A COUNCILLOR has called for officials to explore more “innovative” ways of recruiting planning workers amid a shortage of staff in Shetland.
Shetland south member Robbie McGregor told a meeting of the council’s development committee on Tuesday that “we really have to try every possible angle” to get candidates to come forward for vacant posts.
The meeting heard Orkney Islands Council has had more success, with a recent planning recruitment drive attracting 40 applicants – leaving Shetland councillors pondering what they did differently.
There is currently a backlog of planning cases in Shetland, with a shortage of staff combined with a high workload. The council department recently announced it was temporarily cutting back some services to allow staff to tackle the work.
It is not a new issue, however, with the planning service bringing in consultants a few years ago to look at different ways of recruiting.
A report presented to the committee highlighted that there are vacancies for five planning officers and one technical assistant.
This comes at a time when there are a number of major developments that require a great deal of attention, such as the Viking Energy wind farm and the proposed Shetland Space Centre.
Following a question from North Isles member Alec Priest development director Neil Grant said recruitment was a national problem.
But he said “our location just exacerbates that issue”.
Planning manager Iain McDiarmid said he was not sure what peers in Orkney did differently to attract plenty of applicants, but he stressed it was unclear what the quality of the 40 candidates were.
Shetland Central member Moraig Lyall questioned whether the workload would still be able to be tackled effectively if the service was at full strength, and Grant said he was hopeful it would be.
He used the building standards team as an example, which had recruitment problems but is now enjoying a full workforce and is “absolutely able to cover the ground”.
McGregor asked whether the council could look “outside the boundaries of Scotland” to see if suitable candidates can be found.
He added that in the pharmacy profession there are also agencies which work on a no recruitment, no fee basis.
McDiarmid said in response that someone from Australia working in Canada was set to move to Shetland to work in the service, but that fell through.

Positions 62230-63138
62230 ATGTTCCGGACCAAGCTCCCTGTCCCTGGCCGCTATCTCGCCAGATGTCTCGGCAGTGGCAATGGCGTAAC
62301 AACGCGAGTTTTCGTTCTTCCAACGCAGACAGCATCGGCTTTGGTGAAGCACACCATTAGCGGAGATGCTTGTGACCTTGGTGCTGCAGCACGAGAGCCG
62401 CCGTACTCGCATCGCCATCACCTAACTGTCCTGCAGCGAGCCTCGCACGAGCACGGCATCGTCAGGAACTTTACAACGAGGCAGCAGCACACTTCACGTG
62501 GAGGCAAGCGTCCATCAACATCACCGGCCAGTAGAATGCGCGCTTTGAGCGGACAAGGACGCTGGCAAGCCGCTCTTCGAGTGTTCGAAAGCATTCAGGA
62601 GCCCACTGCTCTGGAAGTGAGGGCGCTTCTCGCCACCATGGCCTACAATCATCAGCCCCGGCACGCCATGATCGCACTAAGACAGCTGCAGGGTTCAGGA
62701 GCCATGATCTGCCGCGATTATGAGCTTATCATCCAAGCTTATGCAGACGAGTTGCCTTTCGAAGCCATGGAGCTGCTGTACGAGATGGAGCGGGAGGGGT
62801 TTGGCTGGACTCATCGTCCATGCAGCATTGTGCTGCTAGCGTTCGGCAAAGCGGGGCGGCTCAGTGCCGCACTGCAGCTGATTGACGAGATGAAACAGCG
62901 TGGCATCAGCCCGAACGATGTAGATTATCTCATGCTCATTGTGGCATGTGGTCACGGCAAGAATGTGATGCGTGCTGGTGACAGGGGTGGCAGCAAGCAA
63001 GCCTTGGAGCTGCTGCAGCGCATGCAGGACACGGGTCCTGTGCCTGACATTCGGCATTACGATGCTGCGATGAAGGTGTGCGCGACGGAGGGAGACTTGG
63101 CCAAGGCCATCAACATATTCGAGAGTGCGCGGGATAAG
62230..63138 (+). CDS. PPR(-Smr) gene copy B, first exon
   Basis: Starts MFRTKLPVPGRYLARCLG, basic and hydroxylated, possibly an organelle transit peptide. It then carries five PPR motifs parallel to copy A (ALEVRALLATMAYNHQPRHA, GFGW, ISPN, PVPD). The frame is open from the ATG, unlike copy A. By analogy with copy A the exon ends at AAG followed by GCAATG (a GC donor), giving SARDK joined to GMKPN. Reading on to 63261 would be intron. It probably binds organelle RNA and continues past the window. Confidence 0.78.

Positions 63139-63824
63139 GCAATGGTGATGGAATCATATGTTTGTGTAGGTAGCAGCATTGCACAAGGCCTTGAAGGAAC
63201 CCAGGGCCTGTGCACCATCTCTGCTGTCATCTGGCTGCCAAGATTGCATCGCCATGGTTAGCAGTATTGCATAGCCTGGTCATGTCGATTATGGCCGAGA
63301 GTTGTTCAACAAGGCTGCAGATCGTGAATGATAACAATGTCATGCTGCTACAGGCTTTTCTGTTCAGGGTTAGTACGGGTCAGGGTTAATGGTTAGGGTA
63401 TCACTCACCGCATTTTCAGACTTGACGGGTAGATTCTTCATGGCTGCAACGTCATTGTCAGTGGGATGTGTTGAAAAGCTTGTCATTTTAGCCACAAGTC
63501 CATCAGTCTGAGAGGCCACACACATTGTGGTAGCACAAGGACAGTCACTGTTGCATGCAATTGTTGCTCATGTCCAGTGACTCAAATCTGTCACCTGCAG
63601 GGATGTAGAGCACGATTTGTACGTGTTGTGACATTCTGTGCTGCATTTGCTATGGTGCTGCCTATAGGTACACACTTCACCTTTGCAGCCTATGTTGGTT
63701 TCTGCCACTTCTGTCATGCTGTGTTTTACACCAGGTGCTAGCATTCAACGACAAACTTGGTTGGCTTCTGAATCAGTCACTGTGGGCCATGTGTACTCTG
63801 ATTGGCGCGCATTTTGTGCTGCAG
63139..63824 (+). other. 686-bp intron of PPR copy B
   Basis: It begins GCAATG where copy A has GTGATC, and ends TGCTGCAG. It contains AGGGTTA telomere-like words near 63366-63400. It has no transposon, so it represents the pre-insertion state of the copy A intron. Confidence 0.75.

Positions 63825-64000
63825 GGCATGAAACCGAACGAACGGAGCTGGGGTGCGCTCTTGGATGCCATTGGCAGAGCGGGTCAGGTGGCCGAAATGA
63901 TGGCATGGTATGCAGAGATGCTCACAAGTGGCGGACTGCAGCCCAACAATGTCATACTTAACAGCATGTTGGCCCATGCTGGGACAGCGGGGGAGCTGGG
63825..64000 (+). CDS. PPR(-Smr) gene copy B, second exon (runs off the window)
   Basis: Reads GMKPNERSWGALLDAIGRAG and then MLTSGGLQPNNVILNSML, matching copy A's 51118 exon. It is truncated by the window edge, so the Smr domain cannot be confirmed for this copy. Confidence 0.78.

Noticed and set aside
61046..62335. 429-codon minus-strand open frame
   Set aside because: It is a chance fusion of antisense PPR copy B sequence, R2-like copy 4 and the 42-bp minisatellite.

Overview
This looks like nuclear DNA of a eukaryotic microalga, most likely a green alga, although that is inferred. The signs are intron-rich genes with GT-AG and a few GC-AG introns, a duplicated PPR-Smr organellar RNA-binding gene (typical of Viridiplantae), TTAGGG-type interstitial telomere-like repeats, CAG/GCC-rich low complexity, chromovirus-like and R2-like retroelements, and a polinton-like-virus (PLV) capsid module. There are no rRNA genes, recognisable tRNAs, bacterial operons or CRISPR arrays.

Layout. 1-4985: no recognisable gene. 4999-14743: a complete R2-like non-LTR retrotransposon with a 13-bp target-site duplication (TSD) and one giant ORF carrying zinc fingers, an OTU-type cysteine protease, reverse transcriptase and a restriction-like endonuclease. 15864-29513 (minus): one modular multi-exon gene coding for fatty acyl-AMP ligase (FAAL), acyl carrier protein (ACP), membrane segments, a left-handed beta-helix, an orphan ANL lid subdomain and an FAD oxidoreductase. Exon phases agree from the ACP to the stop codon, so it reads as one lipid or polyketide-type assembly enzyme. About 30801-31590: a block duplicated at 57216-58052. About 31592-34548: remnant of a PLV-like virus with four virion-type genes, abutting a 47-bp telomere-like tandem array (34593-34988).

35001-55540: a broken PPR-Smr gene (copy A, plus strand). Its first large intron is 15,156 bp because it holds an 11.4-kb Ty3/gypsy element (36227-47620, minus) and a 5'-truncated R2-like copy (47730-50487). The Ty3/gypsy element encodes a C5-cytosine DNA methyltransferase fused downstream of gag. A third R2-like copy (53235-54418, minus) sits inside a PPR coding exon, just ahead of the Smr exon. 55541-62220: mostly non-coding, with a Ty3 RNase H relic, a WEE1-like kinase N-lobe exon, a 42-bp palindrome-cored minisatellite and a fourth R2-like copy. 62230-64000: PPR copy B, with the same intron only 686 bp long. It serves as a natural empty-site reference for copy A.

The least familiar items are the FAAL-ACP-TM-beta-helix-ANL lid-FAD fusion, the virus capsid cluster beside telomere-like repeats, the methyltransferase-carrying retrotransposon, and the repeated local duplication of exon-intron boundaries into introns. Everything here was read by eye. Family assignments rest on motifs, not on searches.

In the current workforce one member of staff is working remotely from Ireland and elsewhere in the service there is someone working from Belgium.
“We have been casting our net far and wide,” McDiarmid said.
He conceded, though, that a recruitment drive with the support of consultants a few years ago only resulted in the net equivalent of one or two posts being filled.
“Promote Shetland did a bit of work with us,” McDiarmid added.
“That’s something I suppose could be explored further.”
The planning manager also said while some may view Shetland as an “outpost” it is actually an area which has large and varied developments.
Shetland West member Theo Smith also questioned whether the council could look to send staff to university so they could be trained up.
McDiarmid said the planning service has been putting staff on distance learning courses for years, with two at the moment doing this.
He warned, however, that with some people on phased retirement a key problem with local staffing is the experience of employees and succession planning.
“Trainees need a great level of support from our management, and that’s very time consuming,” McDiarmid noted.
“We are struggling to get people at the other end of the career grade.”
Lerwick member John Fraser said he was surprised to hear that the council had not spoken to colleagues in Orkney over their recent recruitment drive.
He called officers to ask for this information and for councillors to get a seminar or report if results come back.
McDiarmid said he was happy to do this, although he suggested that it was also an issue for human resources too, while the meeting heard there was no guarantee Orkney would actually provide any information.
The discussion was concluded by Shetland West member Theo Smith stressing that the council has done its best to recruit and should be absolved of any criticism.
“In my time on the council I don’t think that the planning department or the HR department could have done much more, and we could say that the council as a whole could [not] have done much more to recruit staff to Shetland,” he said.
Smith backed up the suggestion that Shetland’s geography may have played against the process, although he felt the coronavirus situation could have encouraged more folk to move north.
“I would have thought that the pandemic…would attract people to come to stay in Shetland because it’s basically quite a safe place.”
Committee chairman Alastair Cooper agreed with Smith, saying “it’s not for the want of trying”.
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